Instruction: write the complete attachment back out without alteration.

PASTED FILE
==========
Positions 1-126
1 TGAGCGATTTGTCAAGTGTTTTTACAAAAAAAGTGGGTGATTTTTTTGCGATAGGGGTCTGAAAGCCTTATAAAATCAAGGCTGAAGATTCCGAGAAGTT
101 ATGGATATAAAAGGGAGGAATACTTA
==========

Positions 1-126
1 TGAGCGATTTGTCAAGTGTTTTTACAAAAAAAGTGGGTGATTTTTTTGCGATAGGGGTCTGAAAGCCTTATAAAATCAAGGCTGAAGATTCCGAGAAGTT
101 ATGGATATAAAAGGGAGGAATACTTA